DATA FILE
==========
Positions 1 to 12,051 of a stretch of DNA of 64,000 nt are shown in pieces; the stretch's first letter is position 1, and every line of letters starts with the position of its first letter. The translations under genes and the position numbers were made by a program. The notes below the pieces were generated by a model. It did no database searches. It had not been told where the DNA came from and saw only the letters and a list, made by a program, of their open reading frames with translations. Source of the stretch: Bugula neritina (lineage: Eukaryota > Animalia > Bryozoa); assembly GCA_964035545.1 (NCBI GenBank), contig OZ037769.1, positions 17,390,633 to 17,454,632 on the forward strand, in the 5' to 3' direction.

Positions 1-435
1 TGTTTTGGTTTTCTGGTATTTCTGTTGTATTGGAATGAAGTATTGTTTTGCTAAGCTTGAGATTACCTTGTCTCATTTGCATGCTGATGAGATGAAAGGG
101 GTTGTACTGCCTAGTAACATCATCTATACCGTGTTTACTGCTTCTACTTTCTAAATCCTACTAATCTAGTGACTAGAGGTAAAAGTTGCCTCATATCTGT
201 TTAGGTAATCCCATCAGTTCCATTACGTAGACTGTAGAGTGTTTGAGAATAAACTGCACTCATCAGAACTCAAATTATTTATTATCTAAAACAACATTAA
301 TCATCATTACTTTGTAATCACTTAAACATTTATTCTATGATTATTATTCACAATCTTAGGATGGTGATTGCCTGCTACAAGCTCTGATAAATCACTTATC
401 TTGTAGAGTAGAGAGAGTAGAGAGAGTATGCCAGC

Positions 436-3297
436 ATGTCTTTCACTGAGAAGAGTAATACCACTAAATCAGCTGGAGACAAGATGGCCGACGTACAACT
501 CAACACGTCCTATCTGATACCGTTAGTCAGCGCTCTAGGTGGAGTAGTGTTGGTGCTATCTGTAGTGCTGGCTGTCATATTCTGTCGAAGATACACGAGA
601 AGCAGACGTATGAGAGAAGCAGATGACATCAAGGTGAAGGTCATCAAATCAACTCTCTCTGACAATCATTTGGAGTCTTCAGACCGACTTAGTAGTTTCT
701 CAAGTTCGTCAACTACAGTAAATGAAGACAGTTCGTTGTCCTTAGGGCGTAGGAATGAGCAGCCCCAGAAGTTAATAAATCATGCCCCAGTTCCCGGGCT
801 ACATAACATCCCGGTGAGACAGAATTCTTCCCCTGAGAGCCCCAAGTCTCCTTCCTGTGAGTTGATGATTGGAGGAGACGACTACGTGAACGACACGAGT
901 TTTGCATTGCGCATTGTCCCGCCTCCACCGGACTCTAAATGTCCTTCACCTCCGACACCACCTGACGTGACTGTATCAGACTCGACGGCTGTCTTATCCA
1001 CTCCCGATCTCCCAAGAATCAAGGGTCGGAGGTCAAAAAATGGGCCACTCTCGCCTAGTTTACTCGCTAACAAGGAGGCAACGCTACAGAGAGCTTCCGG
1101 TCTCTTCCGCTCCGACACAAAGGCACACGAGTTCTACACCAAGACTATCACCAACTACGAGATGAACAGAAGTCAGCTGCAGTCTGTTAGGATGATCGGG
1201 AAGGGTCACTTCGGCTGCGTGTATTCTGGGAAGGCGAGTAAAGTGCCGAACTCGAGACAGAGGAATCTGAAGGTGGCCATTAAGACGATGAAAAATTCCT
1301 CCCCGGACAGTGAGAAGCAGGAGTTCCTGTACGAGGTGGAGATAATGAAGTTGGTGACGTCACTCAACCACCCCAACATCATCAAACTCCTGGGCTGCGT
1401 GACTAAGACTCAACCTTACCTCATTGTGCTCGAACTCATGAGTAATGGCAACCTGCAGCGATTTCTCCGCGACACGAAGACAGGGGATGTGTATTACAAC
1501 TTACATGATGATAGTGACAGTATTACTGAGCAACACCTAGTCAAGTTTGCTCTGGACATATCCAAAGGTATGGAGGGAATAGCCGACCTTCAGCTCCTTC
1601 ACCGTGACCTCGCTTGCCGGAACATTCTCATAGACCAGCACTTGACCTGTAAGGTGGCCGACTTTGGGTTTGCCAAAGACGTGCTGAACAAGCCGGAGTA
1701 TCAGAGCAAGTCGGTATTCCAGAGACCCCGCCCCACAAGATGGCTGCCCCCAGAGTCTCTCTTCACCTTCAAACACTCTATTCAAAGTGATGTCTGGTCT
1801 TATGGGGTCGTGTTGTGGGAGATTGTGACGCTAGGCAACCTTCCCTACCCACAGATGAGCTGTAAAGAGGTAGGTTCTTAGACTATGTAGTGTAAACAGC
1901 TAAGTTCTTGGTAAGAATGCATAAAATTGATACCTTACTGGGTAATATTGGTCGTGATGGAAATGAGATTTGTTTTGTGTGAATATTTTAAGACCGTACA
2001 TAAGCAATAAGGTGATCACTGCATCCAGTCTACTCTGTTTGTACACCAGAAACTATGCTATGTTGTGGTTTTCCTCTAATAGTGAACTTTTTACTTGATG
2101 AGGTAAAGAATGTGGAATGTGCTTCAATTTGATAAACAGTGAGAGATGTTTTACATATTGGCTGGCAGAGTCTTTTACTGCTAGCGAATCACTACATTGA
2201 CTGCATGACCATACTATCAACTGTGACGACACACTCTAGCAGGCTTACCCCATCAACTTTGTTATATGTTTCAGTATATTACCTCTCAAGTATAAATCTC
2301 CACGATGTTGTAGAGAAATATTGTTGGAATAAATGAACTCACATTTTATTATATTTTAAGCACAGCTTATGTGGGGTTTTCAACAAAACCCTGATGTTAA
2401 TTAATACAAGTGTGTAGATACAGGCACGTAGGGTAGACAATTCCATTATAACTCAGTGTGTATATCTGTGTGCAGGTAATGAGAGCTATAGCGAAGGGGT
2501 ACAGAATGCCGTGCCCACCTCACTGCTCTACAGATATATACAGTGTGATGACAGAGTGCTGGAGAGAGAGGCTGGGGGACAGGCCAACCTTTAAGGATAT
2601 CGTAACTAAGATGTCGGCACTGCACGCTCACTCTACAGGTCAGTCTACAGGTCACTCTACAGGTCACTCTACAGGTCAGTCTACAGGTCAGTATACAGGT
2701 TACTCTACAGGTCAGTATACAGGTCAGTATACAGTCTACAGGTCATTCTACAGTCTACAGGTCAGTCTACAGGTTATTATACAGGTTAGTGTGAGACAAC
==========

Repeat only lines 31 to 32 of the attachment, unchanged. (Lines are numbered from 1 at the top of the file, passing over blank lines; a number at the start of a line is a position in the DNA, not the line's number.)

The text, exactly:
2601 CGTAACTAAGATGTCGGCACTGCACGCTCACTCTACAGGTCAGTCTACAGGTCACTCTACAGGTCACTCTACAGGTCAGTCTACAGGTCAGTATACAGGT
2701 TACTCTACAGGTCAGTATACAGGTCAGTATACAGTCTACAGGTCATTCTACAGTCTACAGGTCAGTCTACAGGTTATTATACAGGTTAGTGTGAGACAAC